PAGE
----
Beginning early and keeping up my study routine throughout the entire year was another contributing factor to my success. Although the HSC is a whole year away, your first assessment is not. Beyond doing well internally, consistency throughout the entire year also means that you donít need to study manically in the weeks before exams, as youíve been consolidating your knowledge since Term Four.

My personal study methods.

Here are some SPECIFIC study strategies that I used throughout the year.

Making study notes. I know these arenít for everyone, however, having all of the content (overall explanation + historiography + specific detail) set out according to the syllabus was highly useful for me. It made everything seem less nebulous as it all sat before me in PDF files stored on my computer (and Google. Always save your study materials and assessments to a second place!) Also, the study notes meant that I could refresh content easily by reading certain sections before bed. I do understand, however, that study notes arenít for everyone, but for me they were a launchpad to other methods of study (such as detail tables/memorisation tables/argument tables.)

Argument tables. I used these for specific parts of the syllabus in order to begin structuring essay responses. For the nationality study, for example, I made an argument table for the intentionalist versus structuralist debate over Nazi Germany. Down the vertical side of the table, I listed several key events/factors, and then along the horizontal side of the table, I listed the two schools of debate. Then, in each box, I argued how that factor could prove the matching school of debate. By doing this for each factor, you are able to gain a deeper understanding of contrasting interpretations. Argument tables are also particularly useful in a personality study!

Memorisation tables. This was something that I made up for myself which were quite useful. I havenít heard anyone doing this exact method (they are somewhat similar to worksheets), but I believe it was fundamental to my ability to memorise vast amounts of content. Itís kind of like making a mass digital flash card. For each topic, I made a two columned table. On the left side I listed prompts for all of the specific detail I wanted to remember (such as, Historian Richard Evans said this about Hitlerís oratory skills) and then on the right side, I listed the answers. After I had completed the table for the topic, I would then use the Look, Cover, Write, Check method to memorise the detail. This specific technique enabled me to memorise hundreds of facts and quotes for each of my history subjects.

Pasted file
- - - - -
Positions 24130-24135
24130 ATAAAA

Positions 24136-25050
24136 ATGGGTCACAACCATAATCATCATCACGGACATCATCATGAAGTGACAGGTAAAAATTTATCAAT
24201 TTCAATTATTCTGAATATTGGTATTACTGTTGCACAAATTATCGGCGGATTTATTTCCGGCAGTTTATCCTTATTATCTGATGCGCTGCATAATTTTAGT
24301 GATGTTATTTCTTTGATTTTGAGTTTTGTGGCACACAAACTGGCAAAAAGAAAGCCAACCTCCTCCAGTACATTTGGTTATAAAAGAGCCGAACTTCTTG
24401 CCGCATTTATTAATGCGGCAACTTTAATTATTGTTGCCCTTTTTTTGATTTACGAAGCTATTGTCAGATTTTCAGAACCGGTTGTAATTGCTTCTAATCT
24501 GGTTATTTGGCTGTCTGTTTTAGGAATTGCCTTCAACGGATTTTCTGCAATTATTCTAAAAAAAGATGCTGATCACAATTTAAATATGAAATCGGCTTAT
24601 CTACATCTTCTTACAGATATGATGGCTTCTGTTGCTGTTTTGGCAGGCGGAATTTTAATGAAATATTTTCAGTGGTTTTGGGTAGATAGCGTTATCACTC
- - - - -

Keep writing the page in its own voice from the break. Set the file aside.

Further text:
Essay plans as opposed to essays. Iíll be honest with you. I HATED doing practice essays, and instead preferred to make masses of detailed essay plans. Before an exam, I would make a word document and go through the syllabus listing several practice questions for every single bullet point. Then, I would go through all of the questions, writing out a thesis statement and then outline three possible body paragraphs. In this outline I would include a topic statement, any key ideas I wanted to remember, and specific detail (both facts and sources/historians). This tactic meant that I could revise vast amounts of content in 45 minutes, as opposed to using the 45 minutes to focus on writing only one essay.

Writing things I found tricky to memorise seven times.  I remember reading somewhere that writing or speaking things out seven times committed those things to memory. So, after completing my memorisation tables, with any specific detail or quote I found tricky to keep in my head, I used a book specifically for memorisation to write them out seven times. I went through several memorisation books for each subject during my HSC, and while they were incredibly messy, they got the job done!